But when Marcum's phone was no longer in service at the end of May, her parents grew concerned. They talked to some neighborhood police that they know, but didn't pursue any other action. A year later, they were still wondering if maybe their daughter just didn't want to talk, but they decided to ask the police if she was in prison.
The cops concluded that wherever Marcum was, it wasn't prison.
The day after they got that news, Marcum's parents say, they received a call from an agent with the Federal Bureau of Investigation, telling them that their daughter's car had been found more than a year before. The FBI wouldn't explain why so much time had passed before they contacted the family, saying only that the agent who originally opened the investigation is no longer with the Denver office. But the car, which was registered to the father of Marcum's child, had sat in the impound lot for some time and had gone through forensic testing.
"Essentially, she dropped off the face of the earth on February 17," says FBI special agent Nick Vanicelli, who is now handling the case.
Although Marcum never appeared in court and was never subpoenaed, she was a potential witness in the DEA's case against Ennis and a couple of his ecstasy associates, Vanicelli says. Her disappearance could be related to prostitution, it could be random, or it could have been a way to prevent her from testifying, which is why the FBI is handling the missing-persons case. So far the agency has chased down 199 leads, but they have no suspect, and without a body, Vanicelli says there's no murder case.
The FBI set up a meeting between Marcum's parents and Kimball, who said he saw her on the day she disappeared. They say he told them that she'd had a suitcase with her and was leaving for the airport, but he didn't know where she was going. Kimball, who is back in prison, refused Westword's request for an interview.
Ennis also refused an interview with Westword, but prison records show that Marcum visited him often, including on the day she disappeared. Guards told the FBI that she'd had an altercation with Ennis that day, and that the visiting room had to be evacuated. Although her car was found at the airport, there is no record of Marcum's ever having gotten on a plane.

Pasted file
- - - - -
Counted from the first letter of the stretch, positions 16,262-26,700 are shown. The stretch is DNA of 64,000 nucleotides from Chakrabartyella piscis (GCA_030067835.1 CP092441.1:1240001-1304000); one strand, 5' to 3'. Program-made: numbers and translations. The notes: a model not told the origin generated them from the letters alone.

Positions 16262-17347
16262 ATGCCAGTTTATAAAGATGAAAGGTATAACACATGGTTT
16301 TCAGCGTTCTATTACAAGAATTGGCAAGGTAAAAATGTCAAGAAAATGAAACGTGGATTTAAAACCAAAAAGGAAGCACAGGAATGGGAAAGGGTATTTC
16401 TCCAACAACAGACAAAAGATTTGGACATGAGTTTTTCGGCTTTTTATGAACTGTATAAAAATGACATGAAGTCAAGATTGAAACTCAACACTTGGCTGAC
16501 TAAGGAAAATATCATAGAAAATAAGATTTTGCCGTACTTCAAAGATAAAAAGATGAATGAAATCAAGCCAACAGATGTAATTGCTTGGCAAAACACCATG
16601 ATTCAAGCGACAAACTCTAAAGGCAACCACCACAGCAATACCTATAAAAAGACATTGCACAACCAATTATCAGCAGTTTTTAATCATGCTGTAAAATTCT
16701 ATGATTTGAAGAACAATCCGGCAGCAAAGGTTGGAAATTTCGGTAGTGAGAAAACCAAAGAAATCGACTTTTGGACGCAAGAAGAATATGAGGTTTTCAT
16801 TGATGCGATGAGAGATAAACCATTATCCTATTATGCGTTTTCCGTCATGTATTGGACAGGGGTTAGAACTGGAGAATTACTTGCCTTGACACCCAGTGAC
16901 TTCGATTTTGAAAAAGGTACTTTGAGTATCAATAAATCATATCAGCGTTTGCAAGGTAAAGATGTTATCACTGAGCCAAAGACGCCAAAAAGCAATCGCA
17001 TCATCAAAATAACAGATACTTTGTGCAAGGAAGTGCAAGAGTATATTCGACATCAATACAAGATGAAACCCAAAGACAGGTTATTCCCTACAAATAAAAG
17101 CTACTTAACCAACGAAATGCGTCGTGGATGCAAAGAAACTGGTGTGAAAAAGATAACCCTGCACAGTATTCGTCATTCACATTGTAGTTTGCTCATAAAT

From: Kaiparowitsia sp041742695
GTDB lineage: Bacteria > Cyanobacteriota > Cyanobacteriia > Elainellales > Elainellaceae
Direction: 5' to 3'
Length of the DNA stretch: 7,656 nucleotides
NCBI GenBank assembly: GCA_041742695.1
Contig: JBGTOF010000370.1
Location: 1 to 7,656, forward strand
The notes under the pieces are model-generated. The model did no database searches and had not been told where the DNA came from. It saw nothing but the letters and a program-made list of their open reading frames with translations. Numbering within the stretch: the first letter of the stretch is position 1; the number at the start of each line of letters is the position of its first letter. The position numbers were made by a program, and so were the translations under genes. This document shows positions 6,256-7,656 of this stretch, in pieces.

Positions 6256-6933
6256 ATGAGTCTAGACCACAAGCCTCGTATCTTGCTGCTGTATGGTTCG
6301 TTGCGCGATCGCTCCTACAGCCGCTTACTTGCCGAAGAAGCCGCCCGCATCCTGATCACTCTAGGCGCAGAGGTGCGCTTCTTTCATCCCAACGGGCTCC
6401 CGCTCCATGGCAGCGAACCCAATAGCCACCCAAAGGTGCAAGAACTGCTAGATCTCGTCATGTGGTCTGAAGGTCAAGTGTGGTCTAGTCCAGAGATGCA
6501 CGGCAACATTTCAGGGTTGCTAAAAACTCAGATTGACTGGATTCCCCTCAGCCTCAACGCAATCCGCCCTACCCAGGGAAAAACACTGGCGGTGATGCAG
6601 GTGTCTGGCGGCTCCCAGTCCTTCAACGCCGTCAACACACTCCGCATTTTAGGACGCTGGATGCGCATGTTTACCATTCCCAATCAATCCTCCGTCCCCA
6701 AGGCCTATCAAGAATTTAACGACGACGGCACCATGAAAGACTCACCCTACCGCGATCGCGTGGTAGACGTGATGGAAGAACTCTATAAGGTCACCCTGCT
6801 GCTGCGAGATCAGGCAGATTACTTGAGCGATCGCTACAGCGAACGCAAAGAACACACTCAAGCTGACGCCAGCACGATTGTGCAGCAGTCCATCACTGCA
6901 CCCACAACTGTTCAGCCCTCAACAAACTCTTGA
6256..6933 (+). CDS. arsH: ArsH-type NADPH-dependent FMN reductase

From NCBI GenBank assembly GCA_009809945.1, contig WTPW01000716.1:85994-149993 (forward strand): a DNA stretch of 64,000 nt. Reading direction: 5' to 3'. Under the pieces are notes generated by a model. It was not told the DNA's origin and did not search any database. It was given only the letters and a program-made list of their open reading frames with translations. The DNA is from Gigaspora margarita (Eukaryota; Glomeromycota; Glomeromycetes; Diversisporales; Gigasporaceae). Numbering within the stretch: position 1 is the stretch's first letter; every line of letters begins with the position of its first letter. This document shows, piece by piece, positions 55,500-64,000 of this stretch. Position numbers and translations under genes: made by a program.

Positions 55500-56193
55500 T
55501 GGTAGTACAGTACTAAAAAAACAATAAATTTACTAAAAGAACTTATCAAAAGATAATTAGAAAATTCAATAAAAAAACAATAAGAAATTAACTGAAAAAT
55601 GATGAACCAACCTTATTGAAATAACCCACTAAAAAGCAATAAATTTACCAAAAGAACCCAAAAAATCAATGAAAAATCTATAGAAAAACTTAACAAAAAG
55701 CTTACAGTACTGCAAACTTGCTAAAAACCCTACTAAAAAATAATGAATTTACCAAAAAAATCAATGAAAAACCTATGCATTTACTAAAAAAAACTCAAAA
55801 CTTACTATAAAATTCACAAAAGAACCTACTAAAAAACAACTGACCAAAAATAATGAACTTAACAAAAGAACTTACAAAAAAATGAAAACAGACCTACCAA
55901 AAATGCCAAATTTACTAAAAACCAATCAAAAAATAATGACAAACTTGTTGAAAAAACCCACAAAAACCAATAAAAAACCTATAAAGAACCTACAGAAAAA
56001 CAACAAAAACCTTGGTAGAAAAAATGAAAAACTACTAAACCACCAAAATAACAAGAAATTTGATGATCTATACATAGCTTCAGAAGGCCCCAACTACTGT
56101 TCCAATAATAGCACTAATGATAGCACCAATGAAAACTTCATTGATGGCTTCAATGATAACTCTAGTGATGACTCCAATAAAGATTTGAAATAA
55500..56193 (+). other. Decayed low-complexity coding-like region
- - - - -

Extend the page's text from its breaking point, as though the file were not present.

With all of their leads dead-ending, the Marcums turned to Families of Homicide Victims & Missing Persons, a Colorado-based nonprofit started by Howard Morton, whose eldest child went missing in 1975. In 1996, Morton put together a poster of 71 murder victims and saw that 30 percent were unsolved. Five years later, he started the organization with sixteen victims on the roster. It's since grown to 243, including Marcum.
The group's mission is to find, support and empower families and friends suffering from a loved one's unsolved murder or longtime disappearance. The nonprofit has worked with a criminology class at the University of Colorado at Boulder to document more than 1,200 unsolved homicides in Colorado. It also helped secure the new billboard featuring Marcum's smiling face.
"I don't care if Jennifer was involved in drugs, and I know that she was, and I don't care if Jennifer was somebody's whore, and I know that she was. Nobody deserves to be murdered," says the 75-year-old Morton. "There's guilt in all of us that have lost a child."
But Marcum's parents are still hoping the real guilty party will be brought to justice.
"Jennifer fell through the cracks; she wasn't important enough. She was a dancer, she was an escort -- she wasn't important enough, and I don't think the FBI cared, period," Marcum's mother says. "It's all got to do with drugs and money."
Bob Marcum struggles with whether or not he should even be looking for his daughter, because if she's alive, she may be safer if she's not found. "I keep hoping and praying -- that's about all I can say," he concludes.